Batman: A Death in the Family by Jim Starlin


“It’s painfully obvious which path I must choose. The question is: How will I ever be able to live with this decision?”

— Jim Starlin, Batman: A Death in the Family

       Let’s cut to the chase. If the cover of this trade paperback doesn’t single-handedly give away one of the biggest events in Batman’s history, then something’s wrong. Aside from the fact that Batman : A Death in the Family is considered to be one of the most important reads for comic fans and that the death of a Robin is seldom tragic, this volume was a stunning disappointment. I’ll be frank, I jumped into the volume without prior knowledge of the story to expect or even the additional content introducing the new Robin—yes, my friends, there are more than one Robin’s out there. Oh, don’t give me that look. With all those different costumes and physical disparities compared to the original Robin, you’re going to tell me that the kid behind the mask was always the same? Batman : A Death in the Family jumps directly into an action scene with an emotional and aggressive Robin who later finds out a truth that will change his purpose in life. With the intention of uncovering the details behind this truth, he sets himself on a journey outside of Gotham while Batman tries to stop the Joker from launches a nuclear disaster. Filled with coincidences in a step-by-step adventure, Jim Starling and friends write up a story with one key moment. A death in the family.


“You must be punished! Prepare yourself for a severe spanking, young man. But let me tell you right from the start… This is going to hurt you a lot more than it does me.”

— Jim Starlin, Batman: A Death in the Family

      The main storyline called A Death in the Family is separated in 4 books. Collecting them all into one, this trade paperback also adds a follow-up story to A Death in the Family in order to introduce a new character into the Batman family. Funny thing about this so-called masterpiece is how Robin’s fate was decided by the public. In fact, there was an advertisement that went around to get people to call and vote for Robin to live or die in this story arc. As tight as the votes were, the decision was made and history was changed. The main attraction to this trade paperback is the gruesome death delivered by Batman’s greatest foe. As much as the story was linear and filled with some of the biggest coincidences, the final scenes related to Robin’s death is nonetheless memorable. The sheer cruelty in the violence and the execution of the murder is simply iconic and will forever be remembered.

     The narration in this volume was absolutely annoying. Personally, I couldn’t stand Batman’s inner voice. It’s crazy how robotic and systematic it was. To top it off, some of his thoughts were simply unrealistic and over-zealous. To put it out plainly, some things are better off left to be deduced. Readers don’t need a narration that spells out the obvious or one that tries to make Batman sound rational from the inside. Let the actions do the talking. Maybe this comes to down to personal taste, but I felt like the writers tried too hard in trying to explicitly indicate Batman’s thought process, desiring an awe-effect from readers. As if Batman’s calculated and split-second decisions should impress readers on the spot. In the end, the direction the narration went only resulted in a funny-talking Batman who’s desire to push away—while still keeping close—the highly emotional and mourning Robin.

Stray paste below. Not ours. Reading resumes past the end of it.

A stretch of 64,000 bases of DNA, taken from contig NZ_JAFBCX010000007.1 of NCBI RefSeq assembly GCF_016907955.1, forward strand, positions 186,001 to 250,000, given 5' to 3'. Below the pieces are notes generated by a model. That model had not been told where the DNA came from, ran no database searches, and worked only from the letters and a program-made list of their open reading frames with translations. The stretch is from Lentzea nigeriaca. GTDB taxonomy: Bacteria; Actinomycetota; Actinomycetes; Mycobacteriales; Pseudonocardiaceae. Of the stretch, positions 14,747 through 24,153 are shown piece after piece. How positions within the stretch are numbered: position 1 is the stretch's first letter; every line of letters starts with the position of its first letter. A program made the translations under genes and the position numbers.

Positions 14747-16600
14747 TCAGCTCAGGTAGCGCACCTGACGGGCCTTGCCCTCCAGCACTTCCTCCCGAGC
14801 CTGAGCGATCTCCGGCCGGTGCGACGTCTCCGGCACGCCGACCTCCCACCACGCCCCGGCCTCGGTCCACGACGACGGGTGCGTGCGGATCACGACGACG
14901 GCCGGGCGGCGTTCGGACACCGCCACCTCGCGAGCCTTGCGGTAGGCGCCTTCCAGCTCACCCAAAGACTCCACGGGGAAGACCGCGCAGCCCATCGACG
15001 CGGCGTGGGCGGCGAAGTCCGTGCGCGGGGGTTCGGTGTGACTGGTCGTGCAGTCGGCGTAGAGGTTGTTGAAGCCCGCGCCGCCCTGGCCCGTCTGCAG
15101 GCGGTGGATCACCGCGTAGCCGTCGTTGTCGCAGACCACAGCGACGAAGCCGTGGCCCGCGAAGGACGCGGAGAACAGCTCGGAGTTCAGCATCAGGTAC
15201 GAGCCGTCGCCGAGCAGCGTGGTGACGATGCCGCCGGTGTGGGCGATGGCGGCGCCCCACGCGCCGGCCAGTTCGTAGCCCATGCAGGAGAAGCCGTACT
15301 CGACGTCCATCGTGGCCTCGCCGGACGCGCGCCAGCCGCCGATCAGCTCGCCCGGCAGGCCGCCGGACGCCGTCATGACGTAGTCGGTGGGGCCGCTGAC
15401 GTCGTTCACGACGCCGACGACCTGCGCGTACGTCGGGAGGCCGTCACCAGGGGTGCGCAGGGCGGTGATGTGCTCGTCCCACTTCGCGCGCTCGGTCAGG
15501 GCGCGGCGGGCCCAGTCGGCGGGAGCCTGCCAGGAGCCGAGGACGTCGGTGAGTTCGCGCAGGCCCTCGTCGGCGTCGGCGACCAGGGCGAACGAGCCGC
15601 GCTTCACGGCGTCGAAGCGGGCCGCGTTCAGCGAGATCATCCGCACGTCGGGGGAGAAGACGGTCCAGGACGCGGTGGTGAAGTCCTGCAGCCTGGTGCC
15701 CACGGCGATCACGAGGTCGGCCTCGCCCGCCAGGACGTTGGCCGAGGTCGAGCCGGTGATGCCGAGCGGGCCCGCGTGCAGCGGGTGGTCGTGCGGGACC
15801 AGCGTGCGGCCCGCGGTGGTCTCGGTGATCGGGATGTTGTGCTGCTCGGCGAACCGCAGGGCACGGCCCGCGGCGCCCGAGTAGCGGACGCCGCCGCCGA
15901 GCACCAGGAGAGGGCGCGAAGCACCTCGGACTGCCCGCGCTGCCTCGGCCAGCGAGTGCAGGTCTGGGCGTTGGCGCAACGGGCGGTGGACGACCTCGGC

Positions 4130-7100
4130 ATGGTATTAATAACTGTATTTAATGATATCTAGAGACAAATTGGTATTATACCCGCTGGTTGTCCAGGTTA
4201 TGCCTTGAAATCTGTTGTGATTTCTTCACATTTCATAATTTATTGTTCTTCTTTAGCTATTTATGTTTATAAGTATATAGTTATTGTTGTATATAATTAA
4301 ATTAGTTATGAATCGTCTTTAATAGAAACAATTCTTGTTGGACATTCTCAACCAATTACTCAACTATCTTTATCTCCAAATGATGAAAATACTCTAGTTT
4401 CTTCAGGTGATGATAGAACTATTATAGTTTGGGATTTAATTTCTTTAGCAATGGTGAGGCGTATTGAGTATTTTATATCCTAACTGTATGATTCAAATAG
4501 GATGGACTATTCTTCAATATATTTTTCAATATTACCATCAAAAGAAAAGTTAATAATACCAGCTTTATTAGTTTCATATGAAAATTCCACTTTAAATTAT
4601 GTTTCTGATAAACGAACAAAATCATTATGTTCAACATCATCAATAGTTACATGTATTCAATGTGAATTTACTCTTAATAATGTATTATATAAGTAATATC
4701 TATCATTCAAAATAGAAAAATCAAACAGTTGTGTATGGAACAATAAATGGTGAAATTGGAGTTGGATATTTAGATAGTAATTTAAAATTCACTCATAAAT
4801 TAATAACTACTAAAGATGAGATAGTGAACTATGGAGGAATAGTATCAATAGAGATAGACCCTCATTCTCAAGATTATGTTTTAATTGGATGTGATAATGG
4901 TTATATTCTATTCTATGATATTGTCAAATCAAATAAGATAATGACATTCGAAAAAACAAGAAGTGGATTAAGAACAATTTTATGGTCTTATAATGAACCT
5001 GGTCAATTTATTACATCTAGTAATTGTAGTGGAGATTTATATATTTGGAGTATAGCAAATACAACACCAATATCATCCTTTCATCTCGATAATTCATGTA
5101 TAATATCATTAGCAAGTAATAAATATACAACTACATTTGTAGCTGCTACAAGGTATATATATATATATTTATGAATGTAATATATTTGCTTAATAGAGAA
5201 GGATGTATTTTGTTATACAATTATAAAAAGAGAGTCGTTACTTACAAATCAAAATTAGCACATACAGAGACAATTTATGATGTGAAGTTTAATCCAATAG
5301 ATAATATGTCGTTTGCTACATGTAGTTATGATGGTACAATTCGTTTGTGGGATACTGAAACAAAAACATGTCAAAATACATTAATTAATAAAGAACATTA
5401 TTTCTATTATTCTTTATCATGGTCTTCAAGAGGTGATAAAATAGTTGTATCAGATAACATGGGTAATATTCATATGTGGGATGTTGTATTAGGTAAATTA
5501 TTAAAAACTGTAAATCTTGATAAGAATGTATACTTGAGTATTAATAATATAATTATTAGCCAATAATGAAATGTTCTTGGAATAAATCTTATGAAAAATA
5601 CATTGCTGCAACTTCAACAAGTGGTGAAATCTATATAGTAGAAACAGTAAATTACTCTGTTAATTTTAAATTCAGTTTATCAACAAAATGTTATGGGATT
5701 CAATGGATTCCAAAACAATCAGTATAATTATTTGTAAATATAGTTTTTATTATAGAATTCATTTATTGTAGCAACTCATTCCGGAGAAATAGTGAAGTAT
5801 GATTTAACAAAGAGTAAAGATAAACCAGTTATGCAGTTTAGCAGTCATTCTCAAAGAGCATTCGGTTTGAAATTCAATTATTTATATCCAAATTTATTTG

For a volume that is proclaimed a ground-breaking classic, I was quite dissatisfied by the storyline. I honestly did not expect the story to take place outside of Gotham most of the time, especially not in Middle East and Africa. This made room for a less serious take on the events and a less appealing story where major characters are killed off. The worse part in all this is the last book in the 4 part story arc. With the arrival of another superhero and a ridiculous political twist to the storyline, I was left brain-dead and mouth open. Thankfully, I was able to reconcile myself by admiring the artwork and remembering myself that I’ve just witnessed one of the biggest events in Batman’s universe. Speaking of the artwork, Batman: A Death in the Family has the colorful and classic style of the old comic age. I’ll always be able to appreciate this art, no matter the story. I was actually quite amused by the looks for Robin (them legs, though).